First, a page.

Occasionally, bands go through phases. These are natural stages in their development that might be seen, if not for the obvious sincerity of intellectual inquiry, as somewhat calculating. A passing fancy. A pose.

The dark side of reinvention is one of eternal cynicism.

It would be all too easy, arms folded all the while, to suspect that The Cult, growing through its various guises over 30 years — first as Southern Death Cult, then Death Cult, and finally The Cult — might present a series of diminishing returns with each of those successive iterations.

And yet what it’s all about, devotion, is the essence of any cult worth its salt.

It’s a faith in what the musicians do as a creative entity, faith in the spiritual inquiries of frontman Ian Astbury and where he takes the band with the lyrics he writes that has remained remarkably unshakable. Astbury’s main inspirational import, that of the imagery of Native American spirituality, suffuses everything he does with a kind of otherness that transcends the usual rock ’n’ roll tradition of excess.

Seekers of truth tend to need deeper questions than “Are you ready to rock, Pittsburgh?”

The band — Astbury on vocals and percussion, guitarist Billy Duffy, bassist Chris Wyse, drummer John Tempesta and second guitarist James Stevenson — finds itself on tour promoting Electric Peace. It’s an album that’s two parts of the same self: Peace, which was the Steve Brown-produced 1986 version of what became the Electric album in 1987 (which will be performed in its entirety at the Ventura Theater). Dissatisfied with the Brown sound, The Cult went to Rick Rubin to re-record and re-produce the recordings into an entirely different direction from the previous album, the multimillion selling Love. It was, at that point, a fairly surprising choice for a new ear, Rubin having been associated most notably with hip-hop at that point, having unleashed the Aerosmith/Run-D.M.C. “Walk This Way” fusion juggernaut into public consciousness just shortly before.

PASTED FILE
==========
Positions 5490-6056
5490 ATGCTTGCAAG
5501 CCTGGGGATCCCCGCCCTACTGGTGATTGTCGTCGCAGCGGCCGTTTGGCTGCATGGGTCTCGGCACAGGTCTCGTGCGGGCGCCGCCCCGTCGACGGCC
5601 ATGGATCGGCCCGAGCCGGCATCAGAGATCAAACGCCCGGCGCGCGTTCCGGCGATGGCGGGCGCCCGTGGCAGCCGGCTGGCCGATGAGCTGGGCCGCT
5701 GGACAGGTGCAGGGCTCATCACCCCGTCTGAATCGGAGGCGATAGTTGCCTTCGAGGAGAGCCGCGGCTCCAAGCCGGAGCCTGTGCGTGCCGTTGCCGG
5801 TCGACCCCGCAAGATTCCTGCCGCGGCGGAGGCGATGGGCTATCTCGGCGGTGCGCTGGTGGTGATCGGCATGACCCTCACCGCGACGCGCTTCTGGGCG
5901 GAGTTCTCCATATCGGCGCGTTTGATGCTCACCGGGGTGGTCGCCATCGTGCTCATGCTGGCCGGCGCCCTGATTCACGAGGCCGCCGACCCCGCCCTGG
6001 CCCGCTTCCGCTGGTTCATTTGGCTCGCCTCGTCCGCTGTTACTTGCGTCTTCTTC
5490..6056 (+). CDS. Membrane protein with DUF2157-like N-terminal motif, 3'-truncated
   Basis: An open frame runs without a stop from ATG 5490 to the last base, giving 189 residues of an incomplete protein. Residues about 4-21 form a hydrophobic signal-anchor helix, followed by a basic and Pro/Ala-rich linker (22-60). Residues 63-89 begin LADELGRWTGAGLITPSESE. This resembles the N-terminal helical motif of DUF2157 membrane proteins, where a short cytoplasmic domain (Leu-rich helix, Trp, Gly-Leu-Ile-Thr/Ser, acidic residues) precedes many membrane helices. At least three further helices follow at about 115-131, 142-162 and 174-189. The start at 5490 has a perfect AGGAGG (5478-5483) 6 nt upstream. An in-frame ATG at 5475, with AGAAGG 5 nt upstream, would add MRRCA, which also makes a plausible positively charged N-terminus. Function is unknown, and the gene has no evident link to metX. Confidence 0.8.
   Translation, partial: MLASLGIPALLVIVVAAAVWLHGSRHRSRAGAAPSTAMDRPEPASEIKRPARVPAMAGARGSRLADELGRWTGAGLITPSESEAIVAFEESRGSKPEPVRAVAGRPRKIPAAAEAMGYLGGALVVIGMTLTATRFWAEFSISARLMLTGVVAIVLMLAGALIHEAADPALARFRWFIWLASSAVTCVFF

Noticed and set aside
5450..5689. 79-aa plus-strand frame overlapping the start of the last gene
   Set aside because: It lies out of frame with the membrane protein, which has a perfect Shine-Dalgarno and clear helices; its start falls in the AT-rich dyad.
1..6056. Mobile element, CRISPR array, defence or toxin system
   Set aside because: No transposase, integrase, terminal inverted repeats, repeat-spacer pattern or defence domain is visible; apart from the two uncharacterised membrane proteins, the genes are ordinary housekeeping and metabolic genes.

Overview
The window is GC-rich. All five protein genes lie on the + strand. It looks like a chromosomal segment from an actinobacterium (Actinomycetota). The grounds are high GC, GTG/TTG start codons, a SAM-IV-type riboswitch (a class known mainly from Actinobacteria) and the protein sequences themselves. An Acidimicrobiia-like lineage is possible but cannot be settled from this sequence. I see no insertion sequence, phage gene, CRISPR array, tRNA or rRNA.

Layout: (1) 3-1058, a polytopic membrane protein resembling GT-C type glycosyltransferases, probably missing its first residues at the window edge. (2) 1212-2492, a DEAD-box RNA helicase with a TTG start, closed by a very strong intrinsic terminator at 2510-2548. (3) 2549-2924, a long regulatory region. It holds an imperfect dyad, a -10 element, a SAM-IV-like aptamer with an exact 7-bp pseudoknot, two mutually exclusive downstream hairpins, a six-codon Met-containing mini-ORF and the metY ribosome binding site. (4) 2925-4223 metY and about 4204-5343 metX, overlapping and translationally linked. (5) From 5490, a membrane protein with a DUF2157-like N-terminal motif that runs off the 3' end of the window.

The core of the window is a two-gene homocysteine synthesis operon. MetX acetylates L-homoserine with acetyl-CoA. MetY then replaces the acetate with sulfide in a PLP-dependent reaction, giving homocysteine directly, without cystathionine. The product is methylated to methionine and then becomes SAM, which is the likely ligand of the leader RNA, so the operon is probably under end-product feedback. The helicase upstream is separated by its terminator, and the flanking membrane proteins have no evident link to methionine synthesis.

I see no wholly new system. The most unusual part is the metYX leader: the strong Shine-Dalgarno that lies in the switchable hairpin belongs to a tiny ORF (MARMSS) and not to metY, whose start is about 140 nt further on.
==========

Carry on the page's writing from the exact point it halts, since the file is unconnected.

And yet it was a gamble that worked. The Cult took it on faith that it would.

This is not to say that everyone has believed in the band’s artistic choices. The parents of the Oglala Lakota Sioux boy from South Dakota on the Ceremony LP famously sued The Cult, blunting its artistic thrust for the better part of almost two years. Changes in direction of the band lost it fans (who weren’t so fanatical after all) and yet The Cult continues onward. It is a machine of belief unto itself, self-perpetuating as long as that belief holds out, break-ups and breakdowns notwithstanding.

“We attract pure votaries,” Astbury promises. A votary, a sworn adherent who’s made the commitment to a particular spiritual bent, is that special breed of fan (short for “fanatic,” another kind of votary entirely) that has stuck with Astbury through his Goth period, his rock period and this latest period of re-examination. And what are songs learned and sung by millions but rituals unto themselves?
Where other bands have burned out and faded away, The Cult continues onward like a phoenix.

The Cult will perform at 7 p.m. on Sunday, Dec. 22, at the Ventura Theater, $30, venturatheater.net.